Significantly, the KPU position stood in stark contrast to the dominant reactions within the “Eastern” camp. As the initial plan for the Russian invasion began to unravel within the first few days, the overwhelming majority of the “Eastern” elites — including politicians, local officials, political capitalists, and the portions of the media long stigmatized as “pro-Russian” — decided against supporting the invasion and usually came out in support of Ukraine. So did their voters — that is, given that we can rely on wartime opinion polls. At least initially, this was not an ideological shift toward a “pro-Western” identity. Instead, it was a merely opportunistic response by a primarily non-ideological elite coupled with a predominantly depoliticized and confused citizenry reacting to the immediate threat to their lives, families, homes, property, and assets in the West.

The KPU reacted differently precisely because it was a radical faction within the camp. It was characterized by a more consistent pro-Russian ideological position stemming from the intense repression it had faced since 2014. The party faced a series of hostile actions, including the burning of offices, the humiliation and arrest of prominent figures, violent attacks on peaceful rallies, a legislative ban on the core of the party’s identity and ideology under the “decommunization” policy, a formal suspension of activities, and exclusion from participation in elections. In 2022, the repression only intensified. After the invasion, the KPU was permanently banned along with other parties that were bundled under the “pro-Russian” label. Searches of offices and arrests of activists became routine. Prison sentences for “liking” some Soviet symbols on marginal social networks were real cases.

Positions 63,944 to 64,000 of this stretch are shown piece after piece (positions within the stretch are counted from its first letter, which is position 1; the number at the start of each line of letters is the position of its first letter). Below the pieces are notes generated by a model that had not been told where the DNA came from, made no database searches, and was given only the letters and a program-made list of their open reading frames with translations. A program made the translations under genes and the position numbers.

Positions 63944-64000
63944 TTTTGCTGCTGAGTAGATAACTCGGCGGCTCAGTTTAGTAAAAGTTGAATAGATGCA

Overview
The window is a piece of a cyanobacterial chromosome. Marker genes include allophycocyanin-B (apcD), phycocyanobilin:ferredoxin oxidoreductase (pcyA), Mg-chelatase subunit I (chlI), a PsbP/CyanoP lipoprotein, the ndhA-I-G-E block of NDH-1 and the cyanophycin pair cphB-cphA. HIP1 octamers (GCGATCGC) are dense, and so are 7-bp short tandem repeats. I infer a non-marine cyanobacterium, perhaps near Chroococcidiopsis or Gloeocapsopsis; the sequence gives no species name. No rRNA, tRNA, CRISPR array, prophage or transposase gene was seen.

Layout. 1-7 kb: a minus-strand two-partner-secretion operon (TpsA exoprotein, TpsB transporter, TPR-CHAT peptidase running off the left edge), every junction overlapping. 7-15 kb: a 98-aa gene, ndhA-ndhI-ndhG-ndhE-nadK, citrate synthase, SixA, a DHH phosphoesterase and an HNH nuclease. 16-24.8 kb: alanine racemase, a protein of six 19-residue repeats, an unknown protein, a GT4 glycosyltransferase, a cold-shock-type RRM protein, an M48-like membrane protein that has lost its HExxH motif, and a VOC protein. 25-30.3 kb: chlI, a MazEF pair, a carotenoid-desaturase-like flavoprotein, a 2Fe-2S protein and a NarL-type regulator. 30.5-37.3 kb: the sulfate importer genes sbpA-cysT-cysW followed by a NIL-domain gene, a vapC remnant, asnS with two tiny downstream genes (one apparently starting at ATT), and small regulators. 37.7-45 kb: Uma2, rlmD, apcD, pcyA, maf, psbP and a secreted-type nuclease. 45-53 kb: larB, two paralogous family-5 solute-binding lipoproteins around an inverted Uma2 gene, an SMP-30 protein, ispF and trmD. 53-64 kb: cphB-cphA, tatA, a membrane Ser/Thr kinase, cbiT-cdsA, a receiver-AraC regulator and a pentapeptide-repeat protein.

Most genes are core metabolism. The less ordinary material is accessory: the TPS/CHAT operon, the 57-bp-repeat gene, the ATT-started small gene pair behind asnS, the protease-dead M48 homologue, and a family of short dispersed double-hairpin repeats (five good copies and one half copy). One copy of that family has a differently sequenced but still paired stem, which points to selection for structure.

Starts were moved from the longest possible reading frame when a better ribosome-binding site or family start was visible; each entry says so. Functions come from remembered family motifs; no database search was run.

The KPU was an excellent scapegoat. Repression of the KPU could easily score points with nationalist civil society without any serious backlash at home or abroad. Although most Ukrainians did not support decommunization, they did not protest it. Notably, even former KPU voters did not actively protest the repression of their party, reflecting the depoliticization and disarray within the camp. The KPU leadership accepted the role of being a sitting duck, lest its fortunes be endangered. In any case, the party — which has been integrated into political capitalism, which regularly got rid of the radicals who challenged the leadership, and which had many older members, some still unaccustomed to digital technologies — lacked the capacity to orchestrate clandestine activities. For the KPU leadership, the only way to regain a semblance of political relevance was to wait for the “fascist regime” to be transformed from within — for example, as a result of the implementation of the Minsk agreements or of it being overthrown from the outside. After Russia occupied Ukraine’s southern regions, many local communists celebrated signs indicating the change of power, such as the resurrection of Lenin’s monuments and the restoration of pre-Euromaidan/Soviet place names. Later, they started merging with the Communist Party of the Russian Federation (KPRF) and some participated in local elections organized by Russian authorities in September 2023.

At the same time, many on the new left supported Ukraine’s defence effort, framing it as a “national self-determination” cause while also invoking the “anti-fascist” and “anti-authoritarian” arguments against Putin’s Russia. A significant portion went a step further and enthusiastically endorsed the ethno-nationalist “decolonization” agenda promoted by nationalist intellectuals and supported by influential sections of the Ukrainian elite. Seizing the opportunity presented by the invasion, they sought to advance the “Western” nation-building project, with ambitions to remake Ukraine’s diverse society in their own likeness. Some on the new left even ventured to endorse actions that would objectively lead to ethnic cleansing in the event of a military reconquest of Crimea and Donbass. Many also chose to tone down their earlier criticism of the far right, such as of the Azov, who became heroes of middle-class civil society.

Others within the new left remained more critical of the nationalist cause but often hesitated to express their views publicly for fear of repression and ostracism. The voices that prioritized saving the lives of Ukrainians, Ukrainian cities, and the Ukrainian economy over the fate of a very particular class “self-determination” project were muted. Under the constraints of martial law, the usual street activism of the new left became difficult to pursue, too.